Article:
Montessori is an innovative, child-centered approach to education, developed a century ago by Dr. Maria Montessori. With many families home together during the COVID-19 pandemic, families can incorporate some of the guiding principles of the Montessori philosophy to further enhance children’s learning without adding instructional time. The Montessori philosophy of learning practical life skills is one way families can teach children about caring for themselves and their home environment through simple, helpful tasks.
These practical life skills help younger children foster independence, develop concentration, and prepare for reading and math. For older children, these practical life skills can easily be integrated into daily activities such as cooking, gardening, and household chores.
Children often benefit from repetition because it provides the practice they need to master new skills. In addition, repetition can help strengthen neural connections. When children learn how to do something well, their confidence and social-emotional growth are also positively impacted. Children can complete the following practical life skills as often as desired:
In the Kitchen
- Spread butter or other spreads on breads/crackers.
- Wash fruits and vegetables.
- Peel and cut bananas.
- Squeeze oranges to make orange juice.
- Wash dishes.
- Pour water.
- Help with baking by gathering, measuring, mixing, and/or pouring ingredients.
Around the Home
- Dust furniture.
- Sweep or mop floors
- Clean windows.
- Clean counters.
- Sort and fold laundry, including matching socks.
- Help make breakfast, lunch, and/or dinner.
- Empty trash cans throughout home.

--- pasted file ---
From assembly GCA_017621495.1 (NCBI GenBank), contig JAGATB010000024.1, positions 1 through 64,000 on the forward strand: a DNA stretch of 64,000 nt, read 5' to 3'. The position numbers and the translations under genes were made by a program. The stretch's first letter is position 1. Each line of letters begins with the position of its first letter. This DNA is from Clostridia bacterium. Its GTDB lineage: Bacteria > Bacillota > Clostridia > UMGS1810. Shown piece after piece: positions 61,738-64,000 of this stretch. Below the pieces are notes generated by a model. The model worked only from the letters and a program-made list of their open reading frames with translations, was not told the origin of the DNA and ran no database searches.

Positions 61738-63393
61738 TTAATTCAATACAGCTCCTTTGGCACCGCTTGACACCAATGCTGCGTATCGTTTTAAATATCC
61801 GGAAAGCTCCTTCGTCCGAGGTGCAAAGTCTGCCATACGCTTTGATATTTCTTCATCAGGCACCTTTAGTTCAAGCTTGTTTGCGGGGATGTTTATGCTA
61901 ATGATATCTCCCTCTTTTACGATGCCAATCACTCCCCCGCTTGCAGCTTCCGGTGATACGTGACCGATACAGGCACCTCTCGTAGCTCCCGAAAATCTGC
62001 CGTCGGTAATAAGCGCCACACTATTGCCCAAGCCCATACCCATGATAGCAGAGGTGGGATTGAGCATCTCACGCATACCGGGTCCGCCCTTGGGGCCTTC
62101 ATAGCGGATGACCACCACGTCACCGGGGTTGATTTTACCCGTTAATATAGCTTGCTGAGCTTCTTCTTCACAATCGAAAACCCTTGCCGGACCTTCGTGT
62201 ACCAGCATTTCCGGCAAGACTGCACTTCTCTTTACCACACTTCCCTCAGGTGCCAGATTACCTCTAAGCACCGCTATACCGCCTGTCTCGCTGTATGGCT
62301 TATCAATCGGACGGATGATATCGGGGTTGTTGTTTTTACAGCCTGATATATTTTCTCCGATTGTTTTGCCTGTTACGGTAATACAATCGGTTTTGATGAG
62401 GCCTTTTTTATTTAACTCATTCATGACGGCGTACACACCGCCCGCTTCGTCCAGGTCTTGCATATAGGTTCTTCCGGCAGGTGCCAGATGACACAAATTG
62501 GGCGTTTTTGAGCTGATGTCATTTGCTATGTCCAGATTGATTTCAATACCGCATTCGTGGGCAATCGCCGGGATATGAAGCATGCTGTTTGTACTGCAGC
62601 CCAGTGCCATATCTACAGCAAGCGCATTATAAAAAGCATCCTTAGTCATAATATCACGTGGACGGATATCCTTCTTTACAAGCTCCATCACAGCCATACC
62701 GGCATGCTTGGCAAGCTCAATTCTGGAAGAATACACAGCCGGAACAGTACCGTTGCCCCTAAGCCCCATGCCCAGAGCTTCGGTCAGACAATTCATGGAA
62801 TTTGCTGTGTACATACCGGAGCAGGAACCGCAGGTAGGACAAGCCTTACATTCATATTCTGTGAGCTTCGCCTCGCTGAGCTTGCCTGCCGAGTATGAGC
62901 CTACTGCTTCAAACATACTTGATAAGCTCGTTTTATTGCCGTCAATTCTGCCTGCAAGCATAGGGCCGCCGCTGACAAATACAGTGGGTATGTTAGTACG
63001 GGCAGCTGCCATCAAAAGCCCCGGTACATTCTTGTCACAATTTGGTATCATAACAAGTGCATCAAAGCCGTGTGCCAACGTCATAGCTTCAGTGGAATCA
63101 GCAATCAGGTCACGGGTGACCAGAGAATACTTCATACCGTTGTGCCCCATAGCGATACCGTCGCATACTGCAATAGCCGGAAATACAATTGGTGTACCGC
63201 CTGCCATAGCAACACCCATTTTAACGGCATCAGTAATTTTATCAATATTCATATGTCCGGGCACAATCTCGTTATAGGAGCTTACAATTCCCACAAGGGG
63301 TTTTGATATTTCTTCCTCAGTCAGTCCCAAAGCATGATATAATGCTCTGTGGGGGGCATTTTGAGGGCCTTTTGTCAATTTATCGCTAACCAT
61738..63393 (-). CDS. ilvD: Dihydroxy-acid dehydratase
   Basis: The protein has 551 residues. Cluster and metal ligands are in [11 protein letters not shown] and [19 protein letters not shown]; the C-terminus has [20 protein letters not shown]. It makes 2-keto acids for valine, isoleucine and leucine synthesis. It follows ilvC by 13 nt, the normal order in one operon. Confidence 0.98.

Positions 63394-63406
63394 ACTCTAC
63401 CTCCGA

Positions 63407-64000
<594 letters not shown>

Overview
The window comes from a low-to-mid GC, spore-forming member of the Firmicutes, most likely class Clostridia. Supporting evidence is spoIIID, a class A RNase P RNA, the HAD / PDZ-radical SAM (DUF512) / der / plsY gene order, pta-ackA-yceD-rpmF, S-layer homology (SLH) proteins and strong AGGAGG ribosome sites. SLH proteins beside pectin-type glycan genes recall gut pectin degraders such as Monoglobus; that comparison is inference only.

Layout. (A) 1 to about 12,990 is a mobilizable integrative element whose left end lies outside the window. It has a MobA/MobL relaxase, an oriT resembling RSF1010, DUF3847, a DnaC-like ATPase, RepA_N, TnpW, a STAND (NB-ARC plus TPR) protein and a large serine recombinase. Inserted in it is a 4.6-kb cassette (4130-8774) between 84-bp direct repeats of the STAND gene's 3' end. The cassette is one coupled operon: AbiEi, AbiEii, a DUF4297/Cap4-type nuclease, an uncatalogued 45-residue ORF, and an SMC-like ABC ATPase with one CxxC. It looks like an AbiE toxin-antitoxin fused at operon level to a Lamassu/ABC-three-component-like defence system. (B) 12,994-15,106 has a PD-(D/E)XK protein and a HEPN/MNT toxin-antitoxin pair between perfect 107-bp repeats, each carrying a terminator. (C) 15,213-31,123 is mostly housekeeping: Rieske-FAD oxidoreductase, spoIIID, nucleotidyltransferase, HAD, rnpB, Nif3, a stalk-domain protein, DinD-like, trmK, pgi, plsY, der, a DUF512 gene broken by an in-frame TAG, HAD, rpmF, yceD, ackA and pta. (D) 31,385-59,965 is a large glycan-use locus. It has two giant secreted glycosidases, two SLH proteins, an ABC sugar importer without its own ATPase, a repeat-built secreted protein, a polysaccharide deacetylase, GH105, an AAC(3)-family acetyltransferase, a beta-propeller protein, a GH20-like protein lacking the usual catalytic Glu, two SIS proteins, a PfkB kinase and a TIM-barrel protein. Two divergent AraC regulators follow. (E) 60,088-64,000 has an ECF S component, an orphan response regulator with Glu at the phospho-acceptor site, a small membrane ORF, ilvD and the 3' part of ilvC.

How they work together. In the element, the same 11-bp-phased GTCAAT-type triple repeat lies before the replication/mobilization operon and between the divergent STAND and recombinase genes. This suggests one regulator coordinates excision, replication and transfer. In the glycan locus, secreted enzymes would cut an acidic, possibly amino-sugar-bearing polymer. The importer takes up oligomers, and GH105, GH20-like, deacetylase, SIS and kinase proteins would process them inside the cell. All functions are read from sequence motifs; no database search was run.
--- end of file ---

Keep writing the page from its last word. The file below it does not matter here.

- Sort recycling.
- Feed pets.
- Help shop for groceries and other items at the supermarket (when possible) or online.
In the Yard/Garden
- Plant seeds.
- Weed using a small trowel or by hand.
- Dig holes for plants.
- Rake grass clippings and/or leaves.
- Water plants (both inside and outside).
- Blow nose with a tissue.
- Brush hair
- Brush teeth.
- Scrub nails.
- Wash hair.
- Get dressed and undressed.
- Use bathroom without help.
The many benefits of practicing life skills in the home include:
- Children learn responsibility in the home.
- Collaboration on activities creates connections between family members.
- Children repeat the skills in order to gain mastery, and repetition helps to build concentration.
- Children learn to do household chores.
- Activities that involve a lot of movement help children refine their fine motor and gross motor skills. These skills include pouring water without spilling it, and using a dustpan and brush.
- Children listen and speak to adults and have and may learn new vocabulary.
- Children gain independence, confidence, and feelings of self-reliance.
- Activities inspire curiosity and experimentation.
- Some activities involve sequencing. Parents and caregivers may choose to build the number of steps in the activities as each child’s concentration grows.
- Children usually have fun while carrying out these practical life activities.